HYPERGENES project is focused on the definition of a comprehensive genetic epidemiological model of complex traits like Essential Hypertension (EH) and intermediate phenotypes of hypertension dependent/associated Target Organ Damages (TOD) as well as other endophenotypes as the pharmacogenomic pattern of two drugs widely used in EH.
The discovery of the genetic component in common complex diseases is extremely challenging since most of them are multifactorial and since the genetic component is likely to be described by the interactions of several genes involved in the disease pathway, each predisposing imperceptibly to the disease. HYPERGENES adopted the Genome Wide Association (GWA) approach to identify common variants contributing to the inherited component of common diseases.
The project's Technical and Scientific objectives were the following:
HYPERGENES project is structured in three steps:
HYPERGENES Discovery Phase was performed during the first two years of the project and was focused on building the methodological and technical framework to support the Genome Wide Association Analysis, performed on 4,000 Caucasian subjects recruited from historical well-characterized European cohorts.
The need of integrating the observations from different studies posed significant challenges which were faced through an integrated epidemiological and bioinformatics approach. The Biomedical Information Infrastructure (BII) was developed to support the entry, persistency and retrieval of data and knowledge relevant to EH, including clinical, environmental and genotypic data.
Genotyping have been performed on high throughput Illumina technologies, thanks to the coordinated efforts of the Laboratories of UNIMI and UNIL.
Both classical and machine learning techniques were used for genetic analysis, to produce an enriched list of SNPs, that resulted associated with EH or TOD, or however other endophenotypes relevant to hypertension. The conducted case-control association study lead to hundreds of significant associations, which were only partially overlapping with the results of previous studies.
The best SNPs resulting associated to EH and TODs in the Discovery Sample together with candidate SNPs well known as being associated to the phenotypic trait of interest were used to build a custom Illumina iSelect HD chip, including 15,000 SNPs. Such tool was used to validate the results obtained in the Discovery Phase in an additional independent sample of 8,000 subjects.
Regions showing most promising results were sequenced in order to obtain a more detailed comprehension of the nucleotide sequence of each region. Sequencing was performed on 92 subjects.
A risk prediction algorithm for EH and TOD was then developed.
A lab-on-chip (LoC) meant to test the most promising SNPs found associated with microalbuminuria was developed. The LoC was therefore cross-validated on 100 samples analyzed in blind by UNIMI and UNIL.
The developed BII manifests the commonalities among the dozens of HYPERGENES cohorts for multi-cohort analysis, while preserving the disparities and allowing researchers to access the original cohort data. Atop of the BII two Machine Learning tools were developed: the “Bioclinical Data Mining Tool”, which is a general purpose algorithms built into a generic framework for streaming data, and the “SNP weighting tool”, an algorithm specifically developed for utilizing the existing knowledgebase for SNP association analysis. These tools are available online for HYPERGENES partners.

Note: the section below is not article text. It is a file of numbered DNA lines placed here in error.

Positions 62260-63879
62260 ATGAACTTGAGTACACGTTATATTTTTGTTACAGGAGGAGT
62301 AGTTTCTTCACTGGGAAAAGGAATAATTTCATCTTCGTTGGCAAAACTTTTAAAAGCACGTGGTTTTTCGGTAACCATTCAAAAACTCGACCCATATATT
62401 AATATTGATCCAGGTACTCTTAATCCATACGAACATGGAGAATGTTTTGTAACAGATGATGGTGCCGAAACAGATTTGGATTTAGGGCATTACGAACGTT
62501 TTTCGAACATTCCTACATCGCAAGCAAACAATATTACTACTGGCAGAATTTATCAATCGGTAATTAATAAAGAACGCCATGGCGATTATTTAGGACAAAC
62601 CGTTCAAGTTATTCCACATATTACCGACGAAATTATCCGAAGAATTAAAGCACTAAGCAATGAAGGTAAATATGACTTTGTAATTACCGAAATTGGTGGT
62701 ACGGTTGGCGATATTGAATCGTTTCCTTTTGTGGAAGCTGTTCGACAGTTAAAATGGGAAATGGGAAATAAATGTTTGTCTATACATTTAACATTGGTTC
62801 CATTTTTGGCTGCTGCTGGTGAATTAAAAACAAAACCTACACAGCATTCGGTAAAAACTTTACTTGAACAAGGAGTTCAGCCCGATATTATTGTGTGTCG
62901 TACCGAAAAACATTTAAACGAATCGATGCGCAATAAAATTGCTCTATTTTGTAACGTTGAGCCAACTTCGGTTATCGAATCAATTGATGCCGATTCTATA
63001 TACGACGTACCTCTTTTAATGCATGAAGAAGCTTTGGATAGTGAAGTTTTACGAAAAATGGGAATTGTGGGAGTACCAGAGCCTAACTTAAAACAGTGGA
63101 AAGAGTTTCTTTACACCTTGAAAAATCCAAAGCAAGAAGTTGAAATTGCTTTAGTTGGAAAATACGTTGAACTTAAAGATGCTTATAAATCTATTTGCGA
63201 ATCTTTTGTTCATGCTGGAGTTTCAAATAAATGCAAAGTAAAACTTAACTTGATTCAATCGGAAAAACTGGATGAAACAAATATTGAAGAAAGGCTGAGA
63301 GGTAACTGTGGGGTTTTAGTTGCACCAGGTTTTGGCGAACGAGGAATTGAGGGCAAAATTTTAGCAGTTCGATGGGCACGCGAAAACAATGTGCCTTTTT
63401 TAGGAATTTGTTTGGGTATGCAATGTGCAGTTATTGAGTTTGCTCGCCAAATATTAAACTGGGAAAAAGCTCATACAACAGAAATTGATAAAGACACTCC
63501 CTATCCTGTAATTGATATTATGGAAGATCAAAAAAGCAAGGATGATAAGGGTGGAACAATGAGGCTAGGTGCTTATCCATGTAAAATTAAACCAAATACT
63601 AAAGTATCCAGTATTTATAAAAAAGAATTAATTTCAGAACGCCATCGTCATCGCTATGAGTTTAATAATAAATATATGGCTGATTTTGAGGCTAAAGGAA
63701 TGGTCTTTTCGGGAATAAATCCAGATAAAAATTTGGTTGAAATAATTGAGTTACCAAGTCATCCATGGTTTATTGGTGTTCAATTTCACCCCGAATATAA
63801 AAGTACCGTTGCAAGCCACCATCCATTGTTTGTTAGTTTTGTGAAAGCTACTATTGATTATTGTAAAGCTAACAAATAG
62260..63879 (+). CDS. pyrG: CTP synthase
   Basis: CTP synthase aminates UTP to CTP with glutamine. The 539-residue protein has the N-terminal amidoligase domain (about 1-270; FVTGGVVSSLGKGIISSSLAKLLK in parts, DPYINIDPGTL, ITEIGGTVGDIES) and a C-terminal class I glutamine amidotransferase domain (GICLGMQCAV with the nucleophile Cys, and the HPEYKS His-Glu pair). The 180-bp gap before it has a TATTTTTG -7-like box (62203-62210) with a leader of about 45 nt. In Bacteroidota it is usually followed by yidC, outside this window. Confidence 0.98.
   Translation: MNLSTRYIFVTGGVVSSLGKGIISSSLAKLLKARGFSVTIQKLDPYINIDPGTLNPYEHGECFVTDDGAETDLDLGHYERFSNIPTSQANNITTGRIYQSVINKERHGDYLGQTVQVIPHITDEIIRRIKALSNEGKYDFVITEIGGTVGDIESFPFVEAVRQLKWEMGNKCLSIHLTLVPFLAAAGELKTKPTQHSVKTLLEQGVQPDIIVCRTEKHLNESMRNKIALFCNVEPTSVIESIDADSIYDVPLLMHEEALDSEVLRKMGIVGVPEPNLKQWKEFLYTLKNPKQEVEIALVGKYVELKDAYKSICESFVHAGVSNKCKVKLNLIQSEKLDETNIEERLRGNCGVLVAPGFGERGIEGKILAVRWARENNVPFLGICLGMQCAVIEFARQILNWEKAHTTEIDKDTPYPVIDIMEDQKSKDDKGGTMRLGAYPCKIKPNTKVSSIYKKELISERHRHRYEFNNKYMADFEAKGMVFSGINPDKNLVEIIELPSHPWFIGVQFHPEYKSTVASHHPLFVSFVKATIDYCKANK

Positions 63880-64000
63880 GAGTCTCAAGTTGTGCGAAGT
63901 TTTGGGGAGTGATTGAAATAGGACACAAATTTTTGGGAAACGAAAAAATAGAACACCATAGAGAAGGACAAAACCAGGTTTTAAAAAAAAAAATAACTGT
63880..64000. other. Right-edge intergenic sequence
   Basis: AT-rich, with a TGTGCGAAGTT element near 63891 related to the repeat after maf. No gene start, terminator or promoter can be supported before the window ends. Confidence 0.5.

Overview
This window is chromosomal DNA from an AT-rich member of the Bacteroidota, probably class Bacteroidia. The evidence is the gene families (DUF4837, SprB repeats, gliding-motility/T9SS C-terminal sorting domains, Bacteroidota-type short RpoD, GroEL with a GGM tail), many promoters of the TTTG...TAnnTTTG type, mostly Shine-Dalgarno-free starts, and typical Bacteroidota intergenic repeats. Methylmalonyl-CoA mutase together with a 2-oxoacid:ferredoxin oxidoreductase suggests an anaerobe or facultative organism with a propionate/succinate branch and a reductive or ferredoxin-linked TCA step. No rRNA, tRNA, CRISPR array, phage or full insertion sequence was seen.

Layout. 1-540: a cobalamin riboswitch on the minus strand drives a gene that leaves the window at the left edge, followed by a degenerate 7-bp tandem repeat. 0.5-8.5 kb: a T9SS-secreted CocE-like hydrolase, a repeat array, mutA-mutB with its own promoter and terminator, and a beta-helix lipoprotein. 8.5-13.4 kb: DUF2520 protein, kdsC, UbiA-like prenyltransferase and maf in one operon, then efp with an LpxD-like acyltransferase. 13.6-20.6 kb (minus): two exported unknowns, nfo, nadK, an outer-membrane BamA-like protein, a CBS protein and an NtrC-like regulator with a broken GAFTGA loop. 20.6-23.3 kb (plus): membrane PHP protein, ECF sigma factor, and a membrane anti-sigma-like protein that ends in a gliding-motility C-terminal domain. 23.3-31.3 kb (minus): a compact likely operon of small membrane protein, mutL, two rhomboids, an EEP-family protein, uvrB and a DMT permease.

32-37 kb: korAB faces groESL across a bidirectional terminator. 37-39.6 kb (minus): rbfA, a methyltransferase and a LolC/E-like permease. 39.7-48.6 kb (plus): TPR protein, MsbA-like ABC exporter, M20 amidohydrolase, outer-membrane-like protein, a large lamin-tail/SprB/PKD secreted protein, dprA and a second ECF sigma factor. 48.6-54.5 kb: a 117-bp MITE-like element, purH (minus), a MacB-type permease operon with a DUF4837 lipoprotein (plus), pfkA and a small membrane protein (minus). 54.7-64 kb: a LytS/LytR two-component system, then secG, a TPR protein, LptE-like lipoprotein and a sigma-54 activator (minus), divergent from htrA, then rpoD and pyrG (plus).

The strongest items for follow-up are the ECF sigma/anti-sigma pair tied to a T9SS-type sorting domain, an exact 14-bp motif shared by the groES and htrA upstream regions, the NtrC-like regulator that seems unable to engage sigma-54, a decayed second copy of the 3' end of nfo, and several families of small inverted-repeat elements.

These tools concurred to the development of a risk prediction disease model. Given a set of known EH and TODs risk factors for which progressive data are available, the model allows to predict the future clinical range of each parameter, exploring also the contribution of the genomic data to the prediction. To further integrate the model with genomic information, a previously developed gene network was used. Each gene in every pathway was represented by its strongest associated SNP. A good prediction performance was demonstrated for measures having sufficient samples (over thousand).
Moreover UNIMI performed a pathway analysis using the 29 variants identified in ICPB-GWAS, a recent genome-wide association study involving 200,000 individuals, and HYPERGENES results with the aim to verify a common pathway between the two studies. HYPERGENES added a further relevant player, NOS3, within the vasodilator pathway for blood pressure regulation.
HYPERGENES results apply to a variety of fields, as expected from the inherent project multidisciplinarity. They can be summarized per areas as follows:
HYPERGENES gave great relevance to dissemination activities, through publication of many papers in peer reviewed journals, participation to international conferences and workshops and constant update of the project website.
HYPERGENES results will have a strong impact on the scientific community involved in research on EH and other complex diseases. A unique European cohort, gathering a great amount of genetic and well characterized phenotypic data, has been built and it represents a valuable resource for future projects. Thanks to HYPERGENES, strong collaborations and synergies between different centers worldwide have been strengthened and the project effort will contribute to build the European leadership in the domain of advanced genomics.
The dissemination of HYPERGENES results will support the definition of new strategies for prevention and treatment in EH. Furthermore they will play a central role in enhancing the appropriateness of the therapeutic protocols, toward a more personalized treatment and the reduction of side effects of drugs and pharmaceutical health expenses.
Concerning the commercial impact, the Consortium collected and analyzed all the foreground generated, identifying the best exploitation strategy for each of them. One patenting procedure is ongoing.